A murder at a country estate house party is standard fare for a murder mystery. So how does Lady Darby become involved in solving the mystery?

Kiera is an artist--a particularly talented portraitist. When her father gave her in marriage to Sir Anthony, Kiera didn’t pay all that much attention. Sir Anthony was a respected gentleman, who happened to be an anatomist. She only cared that he was going to allow her to continue to paint. It was only after they were married that he told her his conditions. He was working on an anatomy textbook. He would perform secret dissections of corpses and she was to provide the illustrations of his work.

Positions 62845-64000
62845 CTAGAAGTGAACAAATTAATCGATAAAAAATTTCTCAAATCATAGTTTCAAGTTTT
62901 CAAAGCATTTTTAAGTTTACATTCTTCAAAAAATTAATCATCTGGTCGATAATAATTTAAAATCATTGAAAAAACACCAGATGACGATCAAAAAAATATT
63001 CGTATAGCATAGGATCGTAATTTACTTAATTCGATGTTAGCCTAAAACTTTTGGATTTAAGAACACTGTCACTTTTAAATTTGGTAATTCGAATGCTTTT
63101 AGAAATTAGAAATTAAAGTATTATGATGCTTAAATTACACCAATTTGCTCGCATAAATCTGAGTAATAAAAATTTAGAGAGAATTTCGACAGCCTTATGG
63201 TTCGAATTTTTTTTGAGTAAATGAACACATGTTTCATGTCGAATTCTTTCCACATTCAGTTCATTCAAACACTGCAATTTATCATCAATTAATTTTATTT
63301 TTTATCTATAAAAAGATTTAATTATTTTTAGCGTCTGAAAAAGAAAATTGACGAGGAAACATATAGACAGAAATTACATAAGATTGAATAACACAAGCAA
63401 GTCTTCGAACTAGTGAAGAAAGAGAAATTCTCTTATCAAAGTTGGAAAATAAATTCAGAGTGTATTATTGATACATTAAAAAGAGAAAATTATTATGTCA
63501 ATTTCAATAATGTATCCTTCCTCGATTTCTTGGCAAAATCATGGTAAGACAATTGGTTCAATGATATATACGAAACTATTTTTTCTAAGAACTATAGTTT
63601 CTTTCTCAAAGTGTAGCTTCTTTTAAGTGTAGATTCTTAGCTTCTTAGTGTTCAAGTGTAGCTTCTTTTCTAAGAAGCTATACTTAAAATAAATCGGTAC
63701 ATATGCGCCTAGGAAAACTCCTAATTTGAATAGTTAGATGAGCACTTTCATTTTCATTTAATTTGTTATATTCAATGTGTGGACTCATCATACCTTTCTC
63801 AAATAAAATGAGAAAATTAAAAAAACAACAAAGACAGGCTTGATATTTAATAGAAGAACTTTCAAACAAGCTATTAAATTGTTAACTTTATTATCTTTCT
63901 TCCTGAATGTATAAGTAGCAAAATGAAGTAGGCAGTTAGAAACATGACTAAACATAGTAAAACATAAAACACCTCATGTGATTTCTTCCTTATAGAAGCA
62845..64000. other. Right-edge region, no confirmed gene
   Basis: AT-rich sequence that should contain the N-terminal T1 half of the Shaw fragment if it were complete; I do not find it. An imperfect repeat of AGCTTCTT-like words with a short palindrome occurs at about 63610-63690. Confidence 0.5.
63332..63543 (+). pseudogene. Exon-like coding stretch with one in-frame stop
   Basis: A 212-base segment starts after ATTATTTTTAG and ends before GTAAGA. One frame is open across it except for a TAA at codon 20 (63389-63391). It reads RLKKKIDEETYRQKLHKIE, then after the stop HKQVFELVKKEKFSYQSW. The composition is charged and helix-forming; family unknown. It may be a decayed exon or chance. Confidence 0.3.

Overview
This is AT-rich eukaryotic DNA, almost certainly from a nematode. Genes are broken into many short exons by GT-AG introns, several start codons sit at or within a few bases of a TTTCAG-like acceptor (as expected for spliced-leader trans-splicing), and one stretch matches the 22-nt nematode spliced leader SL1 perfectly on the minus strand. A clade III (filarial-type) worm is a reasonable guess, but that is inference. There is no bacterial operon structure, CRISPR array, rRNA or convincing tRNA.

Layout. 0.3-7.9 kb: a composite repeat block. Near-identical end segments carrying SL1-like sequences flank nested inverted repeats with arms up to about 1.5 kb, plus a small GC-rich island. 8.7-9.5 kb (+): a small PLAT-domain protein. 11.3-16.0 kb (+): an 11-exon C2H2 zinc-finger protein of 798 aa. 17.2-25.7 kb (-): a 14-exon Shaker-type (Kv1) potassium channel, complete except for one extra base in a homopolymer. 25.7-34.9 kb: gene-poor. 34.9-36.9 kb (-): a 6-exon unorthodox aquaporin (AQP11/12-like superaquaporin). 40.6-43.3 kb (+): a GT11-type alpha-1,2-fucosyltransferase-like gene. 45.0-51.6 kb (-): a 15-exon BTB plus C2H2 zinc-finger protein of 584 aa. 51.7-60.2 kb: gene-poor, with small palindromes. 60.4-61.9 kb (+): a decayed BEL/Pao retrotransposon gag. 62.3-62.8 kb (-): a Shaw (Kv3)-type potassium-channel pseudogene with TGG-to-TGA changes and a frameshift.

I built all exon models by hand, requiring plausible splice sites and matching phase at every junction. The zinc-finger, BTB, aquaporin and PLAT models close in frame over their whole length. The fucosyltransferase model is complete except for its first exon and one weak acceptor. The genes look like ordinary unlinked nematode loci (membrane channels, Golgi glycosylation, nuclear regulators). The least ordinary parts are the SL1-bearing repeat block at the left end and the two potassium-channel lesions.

After his death, her drawings were discovered. Kiera was accused of unnatural acts, procurement, even murder, by a prejudiced and horrified citizenry. The malicious gossip of the lords and ladies of London was even worse. Kiera wants to put that all behind her and stay out of society altogether.

Stumbling on a murder at the house party makes this impossible. Not only is the scandal of Kiera’s past dredged up so that she is presented as the most likely murderer, but her brother-in-law, who has complete faith in her innocence, feels that she is in the best position to clear her own name.